Can Web app firewalls replace baked-in application security?

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News: Can Web app firewalls replace baked-in application security?

  1. Despite the talent and hard work of today's Java developers, enterprise Web and mobile applications may not be as secure as they should be. More than ever before, Java developers are code ninjas and mobile application magicians. Java applications running on Android phones let us take care of our banking errands, wire money, send and receive emails,  make purchases, keep tabs on our investments, schedule appointments, and even help us keep fit. We can run them just about anywhere. These apps are powerful and easy to use. They connect us to the world in ways that were impossible not so long ago.

    Unfortunately, the developers that work so much power into such small devices may not be the best candidates for making sure that power stays in the right hands. According to Gardner's VP of security research, Ramon Krikken, enterprise application development could stand some improvement. He cites research from WhiteHat Security Inc. that implies it would take the banking industry (one of the most regulated and therefore best secured industries) over thirteen months to patch 90% of the flaws that exist in their applications.

    Krikken suggests mitigating security risks with a Web app firewall (WAF):

    A WAF is an appliance or server software add-on that can monitor and block traffic to and from applications. They have become common in many enterprises, especially those that must comply with the Payment Card Industry Data Security Standard (PCI DSS), which calls for either use of a WAF or frequent application code reviews.

    “I’m usually the last one to recommend – if you have a problem – throwing a piece of technology at it or putting something in front of it and filtering it, because it’s a good idea to build secure applications right from the start,” Krikken said, “but you can’t do that with all applications.”

    “I have an increasing number of customers starting to question whether putting a Web application firewall in front of an application to fix something is all that much worse than fixing the code.”

    What do you think about securing Java Web applications. Is a WAF firewall appliance or add-on security server a valid strategy? Do developers need to bake security into Web applications? Is this potentially a growth area for new Web developers? Leave us a comment to let us know what you think.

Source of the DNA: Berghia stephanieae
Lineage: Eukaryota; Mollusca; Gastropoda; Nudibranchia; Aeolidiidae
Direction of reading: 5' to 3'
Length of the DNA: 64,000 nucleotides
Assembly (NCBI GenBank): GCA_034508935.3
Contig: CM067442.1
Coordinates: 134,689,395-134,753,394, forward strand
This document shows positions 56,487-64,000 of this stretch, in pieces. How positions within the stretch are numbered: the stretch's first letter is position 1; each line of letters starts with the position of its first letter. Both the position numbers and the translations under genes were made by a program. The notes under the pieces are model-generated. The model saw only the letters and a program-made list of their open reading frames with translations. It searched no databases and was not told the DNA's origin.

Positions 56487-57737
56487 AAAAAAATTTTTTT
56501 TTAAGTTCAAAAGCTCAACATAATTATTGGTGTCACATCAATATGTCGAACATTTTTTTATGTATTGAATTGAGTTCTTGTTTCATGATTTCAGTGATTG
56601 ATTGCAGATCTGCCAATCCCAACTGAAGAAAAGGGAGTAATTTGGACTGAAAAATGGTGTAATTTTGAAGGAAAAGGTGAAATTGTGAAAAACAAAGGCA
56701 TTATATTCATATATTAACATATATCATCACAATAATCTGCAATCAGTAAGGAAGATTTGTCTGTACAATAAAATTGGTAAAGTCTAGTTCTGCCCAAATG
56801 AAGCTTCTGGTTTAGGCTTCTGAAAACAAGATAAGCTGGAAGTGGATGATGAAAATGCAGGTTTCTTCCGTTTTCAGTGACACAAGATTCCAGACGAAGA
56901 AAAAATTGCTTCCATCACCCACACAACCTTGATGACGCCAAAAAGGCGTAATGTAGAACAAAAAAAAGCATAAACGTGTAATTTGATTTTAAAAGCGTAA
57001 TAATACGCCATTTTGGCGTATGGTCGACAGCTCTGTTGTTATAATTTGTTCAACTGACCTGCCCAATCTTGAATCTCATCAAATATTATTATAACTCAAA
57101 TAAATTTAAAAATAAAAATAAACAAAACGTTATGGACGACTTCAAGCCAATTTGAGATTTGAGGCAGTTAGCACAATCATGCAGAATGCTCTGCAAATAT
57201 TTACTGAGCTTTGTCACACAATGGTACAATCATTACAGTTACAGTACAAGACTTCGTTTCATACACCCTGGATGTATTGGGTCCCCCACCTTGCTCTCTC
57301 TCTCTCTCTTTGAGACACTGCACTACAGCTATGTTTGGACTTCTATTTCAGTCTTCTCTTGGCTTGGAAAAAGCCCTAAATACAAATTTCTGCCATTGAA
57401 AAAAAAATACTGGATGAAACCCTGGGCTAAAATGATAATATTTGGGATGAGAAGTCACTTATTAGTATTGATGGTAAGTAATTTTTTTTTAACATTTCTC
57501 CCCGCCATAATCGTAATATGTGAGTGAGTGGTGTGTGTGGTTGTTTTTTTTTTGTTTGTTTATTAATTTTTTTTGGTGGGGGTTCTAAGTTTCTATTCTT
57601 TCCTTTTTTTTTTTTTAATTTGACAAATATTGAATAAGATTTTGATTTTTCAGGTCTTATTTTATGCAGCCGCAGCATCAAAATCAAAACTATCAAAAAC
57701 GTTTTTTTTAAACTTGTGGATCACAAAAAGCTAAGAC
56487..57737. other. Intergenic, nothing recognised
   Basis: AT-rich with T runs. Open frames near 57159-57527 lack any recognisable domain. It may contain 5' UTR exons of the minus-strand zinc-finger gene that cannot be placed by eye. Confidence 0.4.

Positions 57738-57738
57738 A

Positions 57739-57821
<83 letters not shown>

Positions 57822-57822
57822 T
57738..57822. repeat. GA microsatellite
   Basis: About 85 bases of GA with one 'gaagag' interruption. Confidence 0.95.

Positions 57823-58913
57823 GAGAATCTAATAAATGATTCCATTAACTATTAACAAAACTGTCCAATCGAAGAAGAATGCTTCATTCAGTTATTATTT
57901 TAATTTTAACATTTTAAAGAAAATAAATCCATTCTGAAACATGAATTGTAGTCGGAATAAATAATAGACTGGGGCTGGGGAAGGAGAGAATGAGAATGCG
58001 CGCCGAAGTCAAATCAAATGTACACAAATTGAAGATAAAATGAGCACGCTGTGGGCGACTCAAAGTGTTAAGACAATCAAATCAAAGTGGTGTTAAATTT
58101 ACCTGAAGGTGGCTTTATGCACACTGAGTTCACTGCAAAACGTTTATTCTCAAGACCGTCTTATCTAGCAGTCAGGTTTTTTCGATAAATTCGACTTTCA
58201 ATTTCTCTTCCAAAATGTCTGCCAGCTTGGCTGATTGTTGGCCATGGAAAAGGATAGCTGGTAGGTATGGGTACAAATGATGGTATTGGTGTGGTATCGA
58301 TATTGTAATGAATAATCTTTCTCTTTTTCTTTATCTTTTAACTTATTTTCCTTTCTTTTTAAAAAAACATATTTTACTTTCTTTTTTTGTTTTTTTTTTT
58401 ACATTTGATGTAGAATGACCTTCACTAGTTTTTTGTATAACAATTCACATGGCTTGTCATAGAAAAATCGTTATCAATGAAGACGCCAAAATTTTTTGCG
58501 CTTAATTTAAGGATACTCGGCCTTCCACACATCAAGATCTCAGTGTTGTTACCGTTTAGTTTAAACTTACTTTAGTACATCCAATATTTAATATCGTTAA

2. I've just read The Tangled Web A Guide to Securing Modern Applications each chapter describes how web apps are hopelessly insecurable in the browser. Before that, I read The Basics of Hacking and Penetration Testing which shows that hackers have won the arms race over server security. What I've learned is I could spend more time securing an app than writing it and it would still be vulnerable and that I need a security specialist. I've started reading Apache Security and I'd like Apache httpd to be a web app firewall but that takes specialist knowledge too, default Apache settings are far from secure.

  3. Patching vulnerabilities via a WAF is definitely a viable option. As you state, it’s just not always an option to fix the code. WAF's can be tough to configure. Many of the commercial application scanning tools are able to turn on packaged rules in the WAF and some are able to create custom rules. I’m a security engineer - I just want the code protected. It doesn’t really matter to me if it’s fixed in the code or via a WAF as long as we’re protected. I successfully used NTOSpider/NTODefend to configure Mod Security. 

     

  4. We agree. There are options for easily creating custom WAF and IPS rules. Our solution, NTODefend creates custom rules quickly and easily from NTOSpider’s application scan results. It can also test the WAF to make sure that it’s not blocking good traffic.  http://www.ntobjectives.com/security-software/ntodefend-automated-rule-generation/

    Larry Suto did a pretty comprehensive analysis of using web scanners to quickly configure WAFs and IPS to block web attacks, which is published here. 

    Larry Suto's study - http://www.slideshare.net/lbsuto/analyzing-the-effectivess-of-web-application-firewalls


    Krikken isn’t the only Gartner analyst who agrees. Neil MacDonald from Gartner published a blog titled, “Link Web Application Firewalls to Dynamic Application SecurityTesting Tools” - he said that using WAF’s to protect applications via application security testing tools is a “no brainer.”
    Neil MacDonald's blog - http://blogs.gartner.com/neil_macdonald/2012/01/09/link-web-application-firewalls-to-dynamic-application-securitytesting-tools/

  5. Relying on WAF for web application security problems is a similar concept like throwing more hardware at performance problems. It might cure some symptoms but it doesn't solve the root causes.

    Of course the WAF can provide some additional security - like more hardware can provide more performance. But the application should not be designed with the notion in mind, that there will be a WAF. Otherwise people will start to implement security problems, which a WAF cannot and should not solve, for instance missing application specific input validation, which could lead to authorization problems or to DOS-vulnerabilities.

    As the cited study says: "WAF solutions must be tuned by a trained professional." So it's not  a cheap solution. Alternatively one could invest the money in some design/code principles and reviews, which might additionally help to solve some of the upcoming performance problems.


    A comment to the survey: in the banks I worked it never took more than a couple of days to solve severe security problems.